Is it good? Is it crap? Right now it's both
The chances are you've already decided what you think about Call of Duty: Black Ops 2. CoD is one of those series that divide opinion immediately. But the interesting bit is that whether you see Black Ops II as an exciting next chapter in gaming's biggest, most high-octane FPS or just another slice of stale old more-of-the-same pie, the fact is that you're absolutely right at this stage.
You see Black Ops 2 is currently a bit of a Schroedinger's Cat of a game. With only demos, screens and dev promises to go on, all the new additions it supposedly brings to the series are unknown quantities. Thinking about them today, I've found it incredibly easy to get excited about what they could achieve, but also pretty easy to get a bit sad about how easily they could just be PR spin for the tiniest of incremental changes. Because let's face it, whether you like Call of Duty or not, you have to admit that it's a series pretty stuck in its ways.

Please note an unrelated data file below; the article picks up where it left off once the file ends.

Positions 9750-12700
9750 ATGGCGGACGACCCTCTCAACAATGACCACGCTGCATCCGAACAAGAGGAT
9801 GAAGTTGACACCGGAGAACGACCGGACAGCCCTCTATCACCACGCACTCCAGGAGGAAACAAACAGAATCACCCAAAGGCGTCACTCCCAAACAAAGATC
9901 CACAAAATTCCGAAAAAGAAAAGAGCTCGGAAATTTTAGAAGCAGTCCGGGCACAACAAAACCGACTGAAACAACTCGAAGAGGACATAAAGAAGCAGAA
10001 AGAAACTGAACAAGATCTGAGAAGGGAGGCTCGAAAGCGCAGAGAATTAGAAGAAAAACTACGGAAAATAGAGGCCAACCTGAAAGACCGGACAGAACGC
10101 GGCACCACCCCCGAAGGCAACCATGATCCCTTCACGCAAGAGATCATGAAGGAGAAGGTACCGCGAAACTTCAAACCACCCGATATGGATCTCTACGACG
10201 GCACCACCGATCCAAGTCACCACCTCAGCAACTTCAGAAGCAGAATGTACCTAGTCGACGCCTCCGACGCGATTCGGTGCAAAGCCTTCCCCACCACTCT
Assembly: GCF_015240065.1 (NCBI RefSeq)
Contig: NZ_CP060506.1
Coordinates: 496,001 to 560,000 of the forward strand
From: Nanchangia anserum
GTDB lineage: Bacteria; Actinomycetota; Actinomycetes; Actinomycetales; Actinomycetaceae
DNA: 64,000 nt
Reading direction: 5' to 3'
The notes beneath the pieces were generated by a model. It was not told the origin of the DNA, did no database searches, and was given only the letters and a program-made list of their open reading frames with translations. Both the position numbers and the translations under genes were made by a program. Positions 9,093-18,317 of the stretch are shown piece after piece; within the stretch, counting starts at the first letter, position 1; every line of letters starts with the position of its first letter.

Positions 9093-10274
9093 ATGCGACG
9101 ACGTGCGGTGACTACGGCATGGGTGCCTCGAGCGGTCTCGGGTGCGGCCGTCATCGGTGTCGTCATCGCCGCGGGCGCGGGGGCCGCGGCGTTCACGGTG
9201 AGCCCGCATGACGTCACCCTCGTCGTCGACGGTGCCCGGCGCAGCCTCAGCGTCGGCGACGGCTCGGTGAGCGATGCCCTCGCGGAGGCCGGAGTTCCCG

All that in mind, I've picked out the biggest potential game-changers at play and filtered them through my twin lenses of optimism and pessimism to see just how fresh (or not) Black Ops 2 may turn out to be. Have a look, and then let me know which way you're swinging at the moment.
The near-future setting
The optimistic interpretation: Treyarch will use the near future setting to finally break completely free and create its own, fresh Call of Duty sub-series. With the Modern Warfare series still the focus of a messy legal battle with ex-Infinity-Ward staff, a 'future warfare' series is a logical replacement.
Unrestrained by historical accuracy, and exempt from the responsibility of plausibly reconciling its story with current reality (though Modern Warfare eventually solved that problem with a great big Screw that", admittedly) Treyarch can now weave an epic bespoke narrative of its own. And a cleverly disturbing one at that, if it's smart about how it extrapolates its future history.
The pessimistic interpretation: It'll be a re-tread of Modern Warfare 2 and 3, only with China instead of Russia and LA standing in for New York.
The automated mecha-tanks